When the winners of the Nov. 7 elections are sworn in in January, Democratic women – and some Republicans – will have cause to cheer: The House will have its first female speaker, Nancy Pelosi (D) of California. Congress will have its largest corps of women ever – 16 in the Senate and at least 71 in the House, from both parties.
And in the states, women will hold nine governorships, tied with the record set in 2004, and other elective statewide jobs that could position them for higher office. Sarah Palin (R) will become Alaska's first woman governor. For the first time, the chair of the National Governors Association will be a woman, Gov. Janet Napolitano (D) of Arizona.
In state legislatures, a record 2,426 women were general-election candidates, and unofficial results show 1,735 winning, which would be a record. In addition, women appear set to build on their record number of top leadership spots in state legislatures.
Women voters were also pivotal this year. While a majority of both women and men nationwide voted Democratic on Nov. 7 – 56 percent of women and 51 percent of men – the gender gap proved decisive for Democrats in a handful of key Senate races.
In Virginia, where Democrat Jim Webb beat Republican incumbent George Allen by a fraction of a percent, 55 percent of women voted for Mr. Webb versus 45 percent of men. In particular, it was women of color who made the difference.
In Montana, where race was not a factor, 52 percent of women voted for the Democrat, Jon Tester, versus 48 percent of men. Mr. Tester beat incumbent Sen. Conrad Burns (R) by just a few thousand votes.
In Missouri, 51 percent of women voted for Democrat Claire McCaskill, who beat incumbent Sen. Jim Talent (R), while only 46 percent of men did. As in Virginia, it was African-American women who made the difference.
Was this another Year of the Woman? Not exactly. Back in 1992, women made stunning gains, jumping from 32 to 54 House members and from two to six senators. Since then, the gains have been steady. The Senate is now at a record 16 women, and women in the House have averaged an increase of one or two seats per year. This year, the increase in the House was a little larger than usual – at least four seats. (In Louisiana, the Dec. 9 runoff between two Democrats, Rep. William Jefferson and challenger Karen Carter, could put another woman in the House. In Florida, Vern Buchanan (R) was certified the winner Monday in his tight race against Democrat Christine Jennings, but Ms. Jennings is suing.)
Ultimately, women remain far from achieving equality. In the next Congress, the record 87 women members will represent 16 percent of the 535 seats. In state legislatures, women currently hold 1,686 of the 7,382 seats, or 22.8 percent. In statewide elective executive office – positions such as governor, attorney general, and secretary of state – women hold 78 of the 315 positions, or 24.8 percent. (The figure will drop to 76 in January.)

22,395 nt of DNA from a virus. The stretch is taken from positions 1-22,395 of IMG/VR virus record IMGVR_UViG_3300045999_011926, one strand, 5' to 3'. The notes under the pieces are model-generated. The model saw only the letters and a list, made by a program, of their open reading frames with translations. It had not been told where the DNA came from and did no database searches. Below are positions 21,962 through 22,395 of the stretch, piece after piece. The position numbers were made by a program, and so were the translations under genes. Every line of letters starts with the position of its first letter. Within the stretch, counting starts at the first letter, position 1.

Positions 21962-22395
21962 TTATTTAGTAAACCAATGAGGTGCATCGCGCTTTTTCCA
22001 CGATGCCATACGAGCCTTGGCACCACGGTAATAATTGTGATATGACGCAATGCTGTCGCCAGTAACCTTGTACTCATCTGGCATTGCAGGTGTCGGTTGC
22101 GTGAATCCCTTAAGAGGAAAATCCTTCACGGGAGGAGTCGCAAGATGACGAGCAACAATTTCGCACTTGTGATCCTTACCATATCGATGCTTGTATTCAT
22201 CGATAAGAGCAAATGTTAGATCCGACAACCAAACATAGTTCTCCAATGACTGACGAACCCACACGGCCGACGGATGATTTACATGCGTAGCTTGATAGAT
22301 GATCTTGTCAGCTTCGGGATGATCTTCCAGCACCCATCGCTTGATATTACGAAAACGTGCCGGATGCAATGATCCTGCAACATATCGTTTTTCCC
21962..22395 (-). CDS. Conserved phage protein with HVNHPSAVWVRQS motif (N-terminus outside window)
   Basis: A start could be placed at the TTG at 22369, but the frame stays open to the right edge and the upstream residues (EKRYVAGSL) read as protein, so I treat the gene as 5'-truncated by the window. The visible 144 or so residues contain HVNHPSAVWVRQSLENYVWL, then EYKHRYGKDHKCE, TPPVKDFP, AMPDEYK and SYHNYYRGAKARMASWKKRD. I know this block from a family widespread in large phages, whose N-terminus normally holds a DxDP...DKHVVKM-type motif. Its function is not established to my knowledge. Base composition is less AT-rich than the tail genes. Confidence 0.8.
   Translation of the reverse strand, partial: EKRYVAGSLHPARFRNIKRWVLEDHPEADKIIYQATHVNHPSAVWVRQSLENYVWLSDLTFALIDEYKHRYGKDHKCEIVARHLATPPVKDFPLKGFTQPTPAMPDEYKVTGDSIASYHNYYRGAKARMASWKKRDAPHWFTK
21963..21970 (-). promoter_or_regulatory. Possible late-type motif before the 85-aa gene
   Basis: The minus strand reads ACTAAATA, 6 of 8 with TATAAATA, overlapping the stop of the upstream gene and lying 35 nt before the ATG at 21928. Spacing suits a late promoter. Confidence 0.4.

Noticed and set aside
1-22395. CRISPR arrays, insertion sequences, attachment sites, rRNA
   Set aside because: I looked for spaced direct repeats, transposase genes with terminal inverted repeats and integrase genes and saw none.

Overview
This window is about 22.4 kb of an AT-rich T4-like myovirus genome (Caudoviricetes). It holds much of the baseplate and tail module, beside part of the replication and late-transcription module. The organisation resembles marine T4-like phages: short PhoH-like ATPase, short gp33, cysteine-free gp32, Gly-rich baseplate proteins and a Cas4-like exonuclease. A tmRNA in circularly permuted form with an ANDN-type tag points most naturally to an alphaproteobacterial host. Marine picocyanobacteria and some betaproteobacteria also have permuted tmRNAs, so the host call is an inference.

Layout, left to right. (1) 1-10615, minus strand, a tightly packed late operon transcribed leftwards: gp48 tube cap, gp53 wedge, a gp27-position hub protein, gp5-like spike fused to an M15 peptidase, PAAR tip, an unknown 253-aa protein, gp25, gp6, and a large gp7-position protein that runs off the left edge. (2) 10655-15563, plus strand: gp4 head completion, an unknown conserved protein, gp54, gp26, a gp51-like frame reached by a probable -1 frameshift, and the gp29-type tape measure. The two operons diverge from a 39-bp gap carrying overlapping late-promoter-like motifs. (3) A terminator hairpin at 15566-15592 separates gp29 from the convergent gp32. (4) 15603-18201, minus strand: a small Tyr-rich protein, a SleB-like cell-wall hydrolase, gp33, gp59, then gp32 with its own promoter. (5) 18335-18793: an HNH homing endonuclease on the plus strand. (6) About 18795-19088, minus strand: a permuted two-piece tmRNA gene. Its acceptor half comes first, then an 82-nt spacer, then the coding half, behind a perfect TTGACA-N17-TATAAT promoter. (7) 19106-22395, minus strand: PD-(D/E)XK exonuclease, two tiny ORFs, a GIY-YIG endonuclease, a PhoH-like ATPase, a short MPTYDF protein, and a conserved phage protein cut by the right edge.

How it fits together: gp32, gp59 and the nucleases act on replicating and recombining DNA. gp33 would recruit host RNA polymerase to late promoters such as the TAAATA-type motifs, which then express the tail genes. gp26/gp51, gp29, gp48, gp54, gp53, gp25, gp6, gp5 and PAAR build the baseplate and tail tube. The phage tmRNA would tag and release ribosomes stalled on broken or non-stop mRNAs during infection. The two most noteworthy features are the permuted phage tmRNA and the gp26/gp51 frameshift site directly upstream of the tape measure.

The key, say women political activists, is that most of the numbers continue to head upward. "And certainly, 2006 is the year of the woman leader," says Democratic pollster Celinda Lake, pointing to Ms. Pelosi and the incoming state legislative leaders. In addition, California's two Democratic woman senators will chair committees starting in January, with Dianne Feinstein running the Rules Committee and Barbara Boxer running Environment and Public Works.
At EMILY's List, a political action committee that helps Democratic woman candidates who support abortion rights, 2006 was by far the group's busiest year. The group endorsed, funded, and advised a record number of candidates, including 19 women who were Democratic nominees for Republican-held House seats. Of those, 16 were in races considered competitive by the nonpartisan Cook Political Report. So far, with four races still undecided, only two women have won, a point that has raised eyebrows. Among the 36 Democratic men running in competitive, Republican-held districts, 22 won.
Many of the most highly touted EMILY's List candidates – including Tammy Duckworth of Illinois, Diane Farrell of Connecticut, and Lois Murphy of Pennsylvania – did not win.
Did gender play a role in any of the races? Officials at EMILY's List say it's impossible to say, but they are now analyzing each contest in depth. Three of the still-undecided races involve two woman candidates, so gender could not be a factor there. On a Seattle Times blog, debate raged last week over why Democratic challenger Darcy Burner lost narrowly to Rep. David Reichert (R). Times reporters cited e-mails from Ms. Burner, who suggested that being female hurt her – especially at a time of war.
Woman political activists say that the big picture is what counts – and in the end, a record number of women will take seats in Congress come January. The increasing ranks of women at lower levels of government mean that the farm team for future, higher-level races is growing, they add.
Still, building toward gender equality remains a steep climb. "If it were easy to get women elected, we wouldn't need to exist," says Ramona Oliver, a spokeswoman for EMILY's List. "And trying to get newcomers elected on top of that is probably the toughest job in politics."